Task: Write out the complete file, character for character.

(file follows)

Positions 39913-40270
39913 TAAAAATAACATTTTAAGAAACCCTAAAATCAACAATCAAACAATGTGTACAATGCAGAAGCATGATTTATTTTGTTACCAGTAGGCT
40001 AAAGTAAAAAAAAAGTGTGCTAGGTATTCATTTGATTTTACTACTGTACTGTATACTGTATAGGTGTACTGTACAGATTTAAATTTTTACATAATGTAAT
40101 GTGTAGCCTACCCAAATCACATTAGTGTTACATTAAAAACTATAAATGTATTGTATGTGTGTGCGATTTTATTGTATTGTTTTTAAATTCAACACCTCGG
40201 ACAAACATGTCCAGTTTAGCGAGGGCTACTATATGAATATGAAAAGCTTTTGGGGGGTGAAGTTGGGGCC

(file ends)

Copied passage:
Positions 39913-40270
39913 TAAAAATAACATTTTAAGAAACCCTAAAATCAACAATCAAACAATGTGTACAATGCAGAAGCATGATTTATTTTGTTACCAGTAGGCT
40001 AAAGTAAAAAAAAAGTGTGCTAGGTATTCATTTGATTTTACTACTGTACTGTATACTGTATAGGTGTACTGTACAGATTTAAATTTTTACATAATGTAAT
40101 GTGTAGCCTACCCAAATCACATTAGTGTTACATTAAAAACTATAAATGTATTGTATGTGTGTGCGATTTTATTGTATTGTTTTTAAATTCAACACCTCGG
40201 ACAAACATGTCCAGTTTAGCGAGGGCTACTATATGAATATGAAAAGCTTTTGGGGGGTGAAGTTGGGGCC